Cognitive Intelligence Training: To train cognitive intelligence, one must engage the cognitive skills learning system in the brain that has evolved to obtain knowledge, facts and to reason abstractly. Cognitive skill learning is mediated by the prefrontal cortex, hippocampus and associated medial temporal lobe structures in the brain and relies heavily on working memory and attention. The goal of this system is to transfer knowledge from short-term memory in the prefrontal cortex to long term memory in the hippocampus and medial temporal lobes. Processing in this system is adversely affected by stress, pressure and anxiety, and is slow to develop, not reaching maturity until individuals are in their 20s, and beginning to decline in middle age.
Emotional Intelligence Training: To train emotional intelligence, one must engage the emotional learning system in the brain that has evolved to facilitate emotional understanding of oneself and others, and emotionally charged situations that involve conflict, stress, pressure and anxiety. The critical brain regions are the amygdala and other limbic structures. The detailed processing characteristics of this system are less understood than other learning systems in the brain, but emotional processing strongly affects both cognitive and behavioral skills learning and facilitates a nuanced understanding of people and situations.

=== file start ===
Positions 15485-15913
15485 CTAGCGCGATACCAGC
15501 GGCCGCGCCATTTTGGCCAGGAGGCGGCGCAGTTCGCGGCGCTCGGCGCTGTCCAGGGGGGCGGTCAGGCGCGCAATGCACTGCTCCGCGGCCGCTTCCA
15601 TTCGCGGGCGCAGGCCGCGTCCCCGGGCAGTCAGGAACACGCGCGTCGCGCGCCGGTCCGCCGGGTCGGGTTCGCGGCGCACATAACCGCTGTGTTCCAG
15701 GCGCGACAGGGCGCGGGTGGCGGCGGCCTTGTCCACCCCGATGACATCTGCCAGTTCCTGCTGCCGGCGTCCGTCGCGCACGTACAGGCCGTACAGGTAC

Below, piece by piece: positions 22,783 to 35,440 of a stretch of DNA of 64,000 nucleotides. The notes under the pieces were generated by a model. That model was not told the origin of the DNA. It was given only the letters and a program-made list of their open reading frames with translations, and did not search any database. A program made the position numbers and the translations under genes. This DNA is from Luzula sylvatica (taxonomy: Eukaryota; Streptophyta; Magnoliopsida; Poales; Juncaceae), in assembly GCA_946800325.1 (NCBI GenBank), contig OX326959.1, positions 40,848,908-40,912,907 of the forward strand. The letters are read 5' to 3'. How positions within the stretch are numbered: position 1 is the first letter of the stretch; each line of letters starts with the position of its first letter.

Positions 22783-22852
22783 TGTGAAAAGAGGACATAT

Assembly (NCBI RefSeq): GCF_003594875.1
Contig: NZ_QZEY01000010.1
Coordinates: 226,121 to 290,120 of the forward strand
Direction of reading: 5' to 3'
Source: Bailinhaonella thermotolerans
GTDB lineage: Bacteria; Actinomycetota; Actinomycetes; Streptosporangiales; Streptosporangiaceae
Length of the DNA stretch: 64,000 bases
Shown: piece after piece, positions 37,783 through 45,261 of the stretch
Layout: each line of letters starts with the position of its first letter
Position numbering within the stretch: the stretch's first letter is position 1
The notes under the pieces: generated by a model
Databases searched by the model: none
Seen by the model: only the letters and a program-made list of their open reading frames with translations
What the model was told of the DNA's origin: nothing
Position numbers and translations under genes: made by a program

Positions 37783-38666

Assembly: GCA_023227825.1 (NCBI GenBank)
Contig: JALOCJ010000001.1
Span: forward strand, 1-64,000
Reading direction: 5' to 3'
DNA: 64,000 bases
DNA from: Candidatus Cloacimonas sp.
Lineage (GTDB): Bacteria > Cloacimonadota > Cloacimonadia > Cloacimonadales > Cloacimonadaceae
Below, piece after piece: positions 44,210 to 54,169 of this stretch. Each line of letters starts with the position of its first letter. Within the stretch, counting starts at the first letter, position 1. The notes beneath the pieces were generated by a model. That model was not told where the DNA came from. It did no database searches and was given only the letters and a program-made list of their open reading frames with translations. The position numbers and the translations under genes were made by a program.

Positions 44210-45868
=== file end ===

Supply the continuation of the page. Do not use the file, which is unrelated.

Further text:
Behavioral Intelligence Training: To train behavioral intelligence, one must engage the behavioral skills learning system in the brain. Behavioral skill learning is mediated by the basal ganglia and gradual, incremental dopamine-mediated changes in behavior. Interestingly, this system does not rely on working memory and attention. In fact, there is strong scientific evidence that “overthinking it” hinders behavioral skills learning. Processing in this system is optimized when behavior is interactive and is followed in real-time (literally within milliseconds) by corrective feedback. Behaviors that are rewarded will be more likely to occur in the future, and behaviors that are punished will be less likely to occur again. The goal of this system is to use incremental, dopamine-mediated learning in the basal ganglia to train cortico-cortical connections to drive behavior.
Effectiveness of L&D at Cognitive, Emotional and Behavioral Intelligence Training
In this section, I briefly evaluate the effectiveness of corporate L&D tools for training each type of intelligence. My approach is to determine whether each tool effectively recruits the brain system relevant to the task at hand.